Don't let search engines index your recipes
Please show respect for content owners. There is absolutely no valid reason for you to allow the hard work from other people to show up in search results under your domain. This is borderline reprehensible.
Please disallow crawling of the directory "/r/" in your robots.txt file.
Thanks for your note.
We have great respect for recipe content creators. As a search engine, it is our goal to send as much qualified traffic as we can to recipe websites. We’ll continue to introduce new features to optimize that effort, and we work very closely with recipe publishers to ensure they are happy with our treatment of their content.
As an example, we recently updated the print button on Foodily so that it clearly tells users they need to go to the original site to print, and it acts as a hot link to the source website.
Foodily only shows a small portion of the recipe instructions — including on pages with the /r/ url. In order to view the complete recipe instructions, users must visit the original recipe website. We will continue to evolve our experience by working with recipe publishers on how we can best support them.
Thanks again for your feedback. Please let us know if you have any other questions.
AdminChris Eldredge (Admin, Foodily) commented
Thanks for your note.
Foodily applies code which prevents other search engines from indexing recipes. You can see an example of this by viewing the source code on recipe details pages, such as http://www.foodily.com/r/zJKhjwDTO, which includes:
<meta name="robots" content="NOINDEX" />
In some cases, Foodily does have arrangements with publishers where this code does not appear.
I'm viewing your robots.txt and am still seeing this reprehensible behavior. What gives?
AdminPhillip (Admin, Foodily) commented
Hi Nathaniel. Coincidentally, we made the necessary changes last week. :) They'll show up when we push all our latest updates live (should be within the week if all goes well).
As we've said before, we're squarely in the camp of supporting content creators big and small and have never intended on growing search traffic off of other people's hard work.
It took us a while to deal with this but you should rest assured that we took your concerns very seriously, made sure we understood them fully, and made the changes as requested. And we hope that if you have other concerns you won't hesitate to share them with us.
Director of User Experience, Foodily
Do we have any update on this? I've spoken with a handful of prominent bloggers, and they were pretty floored by what is going on.
If this isn't resolved, it will be made a point of discussion at an upcoming food blog conference.
No worries Dan. Thanks for the upvotes!
Google strongly dislikes duplicate content, but detection isn't always perfect. The onus is on Foodily to behave properly. As it stands, Foodily is currently broadcasting to SE's that "Hey, this our content, please send people here to see it". So while they have a stated goal of helping content owners' sites (when people search directly on Foodily), they also surreptitiously work counter to that goal. All of these sites have their own web presences, and should be getting their traffic directly through search engines.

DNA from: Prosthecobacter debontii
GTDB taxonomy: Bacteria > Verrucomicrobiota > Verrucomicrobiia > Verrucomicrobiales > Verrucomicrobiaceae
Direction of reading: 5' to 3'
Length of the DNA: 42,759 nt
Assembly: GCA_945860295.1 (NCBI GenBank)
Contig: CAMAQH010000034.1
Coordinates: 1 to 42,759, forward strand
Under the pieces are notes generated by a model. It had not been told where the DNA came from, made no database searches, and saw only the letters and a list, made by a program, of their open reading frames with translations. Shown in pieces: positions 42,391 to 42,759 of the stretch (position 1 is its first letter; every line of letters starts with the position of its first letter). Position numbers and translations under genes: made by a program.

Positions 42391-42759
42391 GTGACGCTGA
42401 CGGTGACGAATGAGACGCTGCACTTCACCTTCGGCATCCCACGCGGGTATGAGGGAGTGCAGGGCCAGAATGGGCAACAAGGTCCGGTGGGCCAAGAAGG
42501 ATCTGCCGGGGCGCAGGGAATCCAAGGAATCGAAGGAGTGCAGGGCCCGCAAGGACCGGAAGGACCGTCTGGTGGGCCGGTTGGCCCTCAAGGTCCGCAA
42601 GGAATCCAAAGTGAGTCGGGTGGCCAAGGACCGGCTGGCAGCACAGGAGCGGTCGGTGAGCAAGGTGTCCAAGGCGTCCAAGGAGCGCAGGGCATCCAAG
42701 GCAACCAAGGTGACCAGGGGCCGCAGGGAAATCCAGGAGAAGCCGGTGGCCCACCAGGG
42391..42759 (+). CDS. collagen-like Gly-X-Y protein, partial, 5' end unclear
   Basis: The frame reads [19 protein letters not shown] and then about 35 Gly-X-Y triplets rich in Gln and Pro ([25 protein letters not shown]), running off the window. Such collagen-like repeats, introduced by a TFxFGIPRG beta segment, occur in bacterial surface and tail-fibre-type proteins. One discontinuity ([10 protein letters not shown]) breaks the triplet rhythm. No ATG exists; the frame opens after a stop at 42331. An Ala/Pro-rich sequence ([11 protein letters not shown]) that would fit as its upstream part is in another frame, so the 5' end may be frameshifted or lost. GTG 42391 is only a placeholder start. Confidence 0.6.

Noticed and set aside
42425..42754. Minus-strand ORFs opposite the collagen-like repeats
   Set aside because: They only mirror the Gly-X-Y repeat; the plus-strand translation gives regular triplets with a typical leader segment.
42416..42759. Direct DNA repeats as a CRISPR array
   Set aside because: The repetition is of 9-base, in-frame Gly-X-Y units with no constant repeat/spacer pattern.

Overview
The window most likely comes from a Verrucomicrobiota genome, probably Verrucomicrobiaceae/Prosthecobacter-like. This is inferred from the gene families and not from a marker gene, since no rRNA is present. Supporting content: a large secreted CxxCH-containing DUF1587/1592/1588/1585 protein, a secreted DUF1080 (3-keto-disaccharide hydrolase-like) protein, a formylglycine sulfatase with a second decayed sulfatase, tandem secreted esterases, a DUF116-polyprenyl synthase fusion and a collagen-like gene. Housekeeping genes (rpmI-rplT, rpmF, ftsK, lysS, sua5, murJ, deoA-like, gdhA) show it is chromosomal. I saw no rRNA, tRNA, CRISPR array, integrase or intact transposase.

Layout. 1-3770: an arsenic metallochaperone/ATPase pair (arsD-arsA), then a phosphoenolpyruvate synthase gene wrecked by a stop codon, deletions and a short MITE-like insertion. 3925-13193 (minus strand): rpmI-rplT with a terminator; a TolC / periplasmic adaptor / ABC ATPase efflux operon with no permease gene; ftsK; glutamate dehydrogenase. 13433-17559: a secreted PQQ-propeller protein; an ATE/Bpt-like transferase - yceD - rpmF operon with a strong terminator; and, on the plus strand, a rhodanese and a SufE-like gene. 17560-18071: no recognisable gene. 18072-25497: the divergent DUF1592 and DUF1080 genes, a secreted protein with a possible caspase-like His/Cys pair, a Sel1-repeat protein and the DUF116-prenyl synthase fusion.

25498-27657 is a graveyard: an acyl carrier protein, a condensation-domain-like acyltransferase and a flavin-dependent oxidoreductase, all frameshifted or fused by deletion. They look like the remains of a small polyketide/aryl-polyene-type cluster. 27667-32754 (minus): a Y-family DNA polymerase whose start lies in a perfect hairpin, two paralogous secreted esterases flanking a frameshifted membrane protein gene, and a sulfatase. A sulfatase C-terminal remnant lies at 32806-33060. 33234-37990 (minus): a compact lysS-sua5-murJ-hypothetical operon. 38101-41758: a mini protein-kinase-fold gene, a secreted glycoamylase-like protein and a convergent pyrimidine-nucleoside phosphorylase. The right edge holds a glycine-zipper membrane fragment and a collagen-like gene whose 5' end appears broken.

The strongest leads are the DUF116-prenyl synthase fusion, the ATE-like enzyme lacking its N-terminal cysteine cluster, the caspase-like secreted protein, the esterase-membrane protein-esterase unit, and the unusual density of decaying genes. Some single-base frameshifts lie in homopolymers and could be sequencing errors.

The kicker is that it takes -- I kid not -- a single line of code to fix.
This type of behavior, especially since it is clearly on purpose, really rubs me the wrong way.
Let's hope we get a substantive response.
I missed the point here, I understand what you are getting at now. And I have to say that I agree.
Its a risky strategy though - wouldn't google see that Foodily are serving duplicate content and remove the pages from its index anyway?
3 votes from me. And please accept my apologies for being so brash!
We are talking about different things. I am NOT talking about foodily indexing recipe pages, this is the point of the service, but rather Foodily allowing said pages to be indexed in SE's on Foodily's domain. There is a fundamental distinction. I understand your confusion -- it is confusing.
As per your analogy, it is apt, but flawed. Google indexes original content for their engine. This is wonderful. This is what Foodily does as well. All good. But Google does NOT then take said pages and serve them to other search engines to be indexed as Google content on the Google domain. You see the difference?
What planet are you on? Would you rather not have search engines? Have you written a similar notes to google, bing and yahoo? This is exactly the same as viewing cached versions of pages like you see on the mentioned search engines.
Leave the innovators alone, idiot.
Thanks for the response Chris.
I'm disappointed to learn this isn't merely an accident. I'm sure you respect content owners ... to a degree, but you are still endeavoring to get traffic from vectors other than people searching on foodily.com. This is *not* something search engines do, and even outside of engines, it is vehemently frowned upon.
You mention the fact you don't display full recipes -- that is great, but you didn't address the actual question of indexation.
Can you, or perhaps VP marketing/product, in plain terms state the justification for having other people's recipes show up in search results under the Foodily domain?
It is pretty common nowadays for companies that use such underhanded tactics to get called out publicly. Major SE's have recently specifically addressed issues of indexation of aggregated content. Foodily is new, but they will be made aware.
You guys have a great product, but employing such tactics *will* do more harm than good.
To clarify, the content owners being hurt by this are hundreds of supremely talented, hard working food bloggers and numerous test kitchen chefs from places like Bon Appétit and other publications.
I suspect (and hope) this is simply an oversight, and it needn't be brought to the attention of the food blogging community (and great sites like Epicurious).